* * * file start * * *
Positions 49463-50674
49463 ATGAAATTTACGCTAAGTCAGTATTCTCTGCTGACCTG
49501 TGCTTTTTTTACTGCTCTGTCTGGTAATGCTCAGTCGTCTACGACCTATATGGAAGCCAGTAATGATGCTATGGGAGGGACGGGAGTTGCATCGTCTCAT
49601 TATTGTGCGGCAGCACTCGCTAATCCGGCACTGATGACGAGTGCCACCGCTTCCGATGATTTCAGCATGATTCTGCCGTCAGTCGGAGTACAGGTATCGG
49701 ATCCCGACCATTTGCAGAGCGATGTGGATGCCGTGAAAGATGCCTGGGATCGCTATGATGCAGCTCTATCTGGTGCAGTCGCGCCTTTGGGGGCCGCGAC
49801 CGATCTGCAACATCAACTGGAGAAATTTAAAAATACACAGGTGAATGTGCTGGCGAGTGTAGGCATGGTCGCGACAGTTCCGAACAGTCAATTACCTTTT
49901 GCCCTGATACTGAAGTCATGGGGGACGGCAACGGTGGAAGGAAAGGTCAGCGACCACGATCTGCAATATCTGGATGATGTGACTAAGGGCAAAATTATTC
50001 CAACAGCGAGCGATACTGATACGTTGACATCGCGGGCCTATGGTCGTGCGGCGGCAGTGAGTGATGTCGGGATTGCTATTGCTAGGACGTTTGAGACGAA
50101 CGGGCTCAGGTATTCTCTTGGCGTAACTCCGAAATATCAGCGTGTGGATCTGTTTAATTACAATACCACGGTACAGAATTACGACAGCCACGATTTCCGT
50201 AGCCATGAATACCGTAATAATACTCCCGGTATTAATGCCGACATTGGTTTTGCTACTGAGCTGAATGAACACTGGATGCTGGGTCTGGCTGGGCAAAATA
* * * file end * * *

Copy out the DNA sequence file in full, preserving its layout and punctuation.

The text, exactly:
Positions 49463-50674
49463 ATGAAATTTACGCTAAGTCAGTATTCTCTGCTGACCTG
49501 TGCTTTTTTTACTGCTCTGTCTGGTAATGCTCAGTCGTCTACGACCTATATGGAAGCCAGTAATGATGCTATGGGAGGGACGGGAGTTGCATCGTCTCAT
49601 TATTGTGCGGCAGCACTCGCTAATCCGGCACTGATGACGAGTGCCACCGCTTCCGATGATTTCAGCATGATTCTGCCGTCAGTCGGAGTACAGGTATCGG
49701 ATCCCGACCATTTGCAGAGCGATGTGGATGCCGTGAAAGATGCCTGGGATCGCTATGATGCAGCTCTATCTGGTGCAGTCGCGCCTTTGGGGGCCGCGAC
49801 CGATCTGCAACATCAACTGGAGAAATTTAAAAATACACAGGTGAATGTGCTGGCGAGTGTAGGCATGGTCGCGACAGTTCCGAACAGTCAATTACCTTTT
49901 GCCCTGATACTGAAGTCATGGGGGACGGCAACGGTGGAAGGAAAGGTCAGCGACCACGATCTGCAATATCTGGATGATGTGACTAAGGGCAAAATTATTC
50001 CAACAGCGAGCGATACTGATACGTTGACATCGCGGGCCTATGGTCGTGCGGCGGCAGTGAGTGATGTCGGGATTGCTATTGCTAGGACGTTTGAGACGAA
50101 CGGGCTCAGGTATTCTCTTGGCGTAACTCCGAAATATCAGCGTGTGGATCTGTTTAATTACAATACCACGGTACAGAATTACGACAGCCACGATTTCCGT
50201 AGCCATGAATACCGTAATAATACTCCCGGTATTAATGCCGACATTGGTTTTGCTACTGAGCTGAATGAACACTGGATGCTGGGTCTGGCTGGGCAAAATA